United States Biological Weapons Program - History - Cold War (1946-69)

Cold War (1946-69)

Immediately following World War II, production of U.S. biological warfare agents went from "factory-level to laboratory-level". Meanwhile, work on biological weapons delivery systems increased. By 1950 the principal U.S. bio-weapons facility was located at Camp Detrick in Maryland under the auspices of the Research and Engineering Division of the U.S. Army Chemical Corps. The U.S. also maintained bio-warfare facilities at Fort Terry, an animal research facility on Plum Island. From the end of World War II through the Korean War, the U.S. Army, the Chemical Corps and the U.S. Air Force all made great strides in their biological warfare programs, especially concerning delivery systems.

The U.S. biological program expanded significantly during the Korean War. From 1952-1954 the Chemical Corps maintained a biological weapons research and development facility at Fort Terry on Plum Island, New York. The Fort Terry facility's focus was on anti-animal biological weapon research and development; the facility researched more than a dozen potential BW agents. A facility was opened in Pine Bluff, Arkansas, Pine Bluff Arsenal and by 1954 the production of weapons-grade agents began.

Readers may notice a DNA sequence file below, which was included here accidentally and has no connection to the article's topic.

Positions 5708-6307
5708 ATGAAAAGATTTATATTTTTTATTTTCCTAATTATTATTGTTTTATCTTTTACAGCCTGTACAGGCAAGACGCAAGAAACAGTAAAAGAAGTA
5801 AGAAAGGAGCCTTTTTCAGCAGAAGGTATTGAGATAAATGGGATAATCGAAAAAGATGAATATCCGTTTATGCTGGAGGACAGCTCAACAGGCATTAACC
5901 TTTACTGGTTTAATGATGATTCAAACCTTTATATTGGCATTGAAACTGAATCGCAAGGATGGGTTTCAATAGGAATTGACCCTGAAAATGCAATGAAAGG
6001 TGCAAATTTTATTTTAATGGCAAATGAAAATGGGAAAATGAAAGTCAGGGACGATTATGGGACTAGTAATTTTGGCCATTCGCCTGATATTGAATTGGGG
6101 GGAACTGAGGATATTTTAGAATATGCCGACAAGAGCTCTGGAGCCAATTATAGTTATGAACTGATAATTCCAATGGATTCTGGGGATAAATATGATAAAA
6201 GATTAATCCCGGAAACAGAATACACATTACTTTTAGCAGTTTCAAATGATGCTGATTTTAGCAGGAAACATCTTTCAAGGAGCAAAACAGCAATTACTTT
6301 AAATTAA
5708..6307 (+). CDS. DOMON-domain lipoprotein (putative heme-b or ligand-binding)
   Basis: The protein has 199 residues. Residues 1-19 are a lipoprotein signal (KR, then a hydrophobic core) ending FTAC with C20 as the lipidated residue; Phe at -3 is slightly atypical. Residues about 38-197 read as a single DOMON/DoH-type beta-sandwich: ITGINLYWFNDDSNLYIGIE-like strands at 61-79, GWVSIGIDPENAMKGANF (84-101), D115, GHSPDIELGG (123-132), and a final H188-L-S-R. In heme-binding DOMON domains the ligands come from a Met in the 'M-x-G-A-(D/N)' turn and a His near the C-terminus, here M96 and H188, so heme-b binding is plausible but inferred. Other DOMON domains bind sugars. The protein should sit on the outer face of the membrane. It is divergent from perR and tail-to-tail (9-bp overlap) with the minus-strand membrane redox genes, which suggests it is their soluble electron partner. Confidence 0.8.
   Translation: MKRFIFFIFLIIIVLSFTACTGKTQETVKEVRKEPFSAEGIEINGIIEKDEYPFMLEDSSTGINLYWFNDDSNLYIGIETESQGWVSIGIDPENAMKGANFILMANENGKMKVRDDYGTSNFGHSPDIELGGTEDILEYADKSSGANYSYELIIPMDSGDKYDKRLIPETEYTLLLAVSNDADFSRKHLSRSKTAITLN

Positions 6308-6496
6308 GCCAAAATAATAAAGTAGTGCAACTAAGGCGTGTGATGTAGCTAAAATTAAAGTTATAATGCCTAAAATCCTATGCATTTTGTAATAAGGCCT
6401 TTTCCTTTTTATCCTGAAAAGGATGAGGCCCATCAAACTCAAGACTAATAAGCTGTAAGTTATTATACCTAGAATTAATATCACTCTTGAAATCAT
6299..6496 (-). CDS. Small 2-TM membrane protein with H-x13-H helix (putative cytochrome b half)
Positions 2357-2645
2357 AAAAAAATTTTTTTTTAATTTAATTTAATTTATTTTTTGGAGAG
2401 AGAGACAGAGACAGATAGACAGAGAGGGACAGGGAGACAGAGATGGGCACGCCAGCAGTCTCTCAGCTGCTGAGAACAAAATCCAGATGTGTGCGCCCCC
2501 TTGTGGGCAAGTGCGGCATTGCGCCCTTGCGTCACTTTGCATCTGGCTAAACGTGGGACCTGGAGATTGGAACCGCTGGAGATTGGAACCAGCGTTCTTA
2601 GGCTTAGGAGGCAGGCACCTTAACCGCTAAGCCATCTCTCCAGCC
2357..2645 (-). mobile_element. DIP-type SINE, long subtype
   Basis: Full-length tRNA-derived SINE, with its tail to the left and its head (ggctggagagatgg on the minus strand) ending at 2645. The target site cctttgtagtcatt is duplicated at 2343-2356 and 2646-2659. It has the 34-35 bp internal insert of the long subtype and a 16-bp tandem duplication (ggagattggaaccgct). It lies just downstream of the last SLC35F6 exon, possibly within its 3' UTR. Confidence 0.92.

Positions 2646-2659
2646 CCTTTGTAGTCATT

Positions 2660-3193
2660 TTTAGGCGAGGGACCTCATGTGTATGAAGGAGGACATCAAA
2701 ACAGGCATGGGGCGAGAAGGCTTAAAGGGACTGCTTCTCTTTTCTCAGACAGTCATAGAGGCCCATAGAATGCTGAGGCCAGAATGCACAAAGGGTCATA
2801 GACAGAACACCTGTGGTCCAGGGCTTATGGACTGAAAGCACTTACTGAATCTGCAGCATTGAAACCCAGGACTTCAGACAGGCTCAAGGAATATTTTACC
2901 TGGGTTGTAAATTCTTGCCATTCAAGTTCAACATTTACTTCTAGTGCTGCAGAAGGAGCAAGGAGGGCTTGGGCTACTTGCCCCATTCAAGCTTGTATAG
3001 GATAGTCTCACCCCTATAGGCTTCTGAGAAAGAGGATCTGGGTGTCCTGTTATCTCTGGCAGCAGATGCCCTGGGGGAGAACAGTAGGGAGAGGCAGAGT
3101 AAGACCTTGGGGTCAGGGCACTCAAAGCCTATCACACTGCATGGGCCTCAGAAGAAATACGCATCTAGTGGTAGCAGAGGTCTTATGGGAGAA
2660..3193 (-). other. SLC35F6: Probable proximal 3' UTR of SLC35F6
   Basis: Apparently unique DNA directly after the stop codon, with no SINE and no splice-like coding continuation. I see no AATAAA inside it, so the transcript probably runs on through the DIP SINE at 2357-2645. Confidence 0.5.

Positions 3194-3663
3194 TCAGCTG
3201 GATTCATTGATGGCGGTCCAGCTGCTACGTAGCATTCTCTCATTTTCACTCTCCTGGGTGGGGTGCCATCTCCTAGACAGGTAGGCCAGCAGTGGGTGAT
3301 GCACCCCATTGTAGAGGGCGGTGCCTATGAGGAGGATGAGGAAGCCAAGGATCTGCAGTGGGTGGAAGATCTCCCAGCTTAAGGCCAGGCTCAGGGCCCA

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U.S. Biological Weapons - History - Cold War (1946-69)
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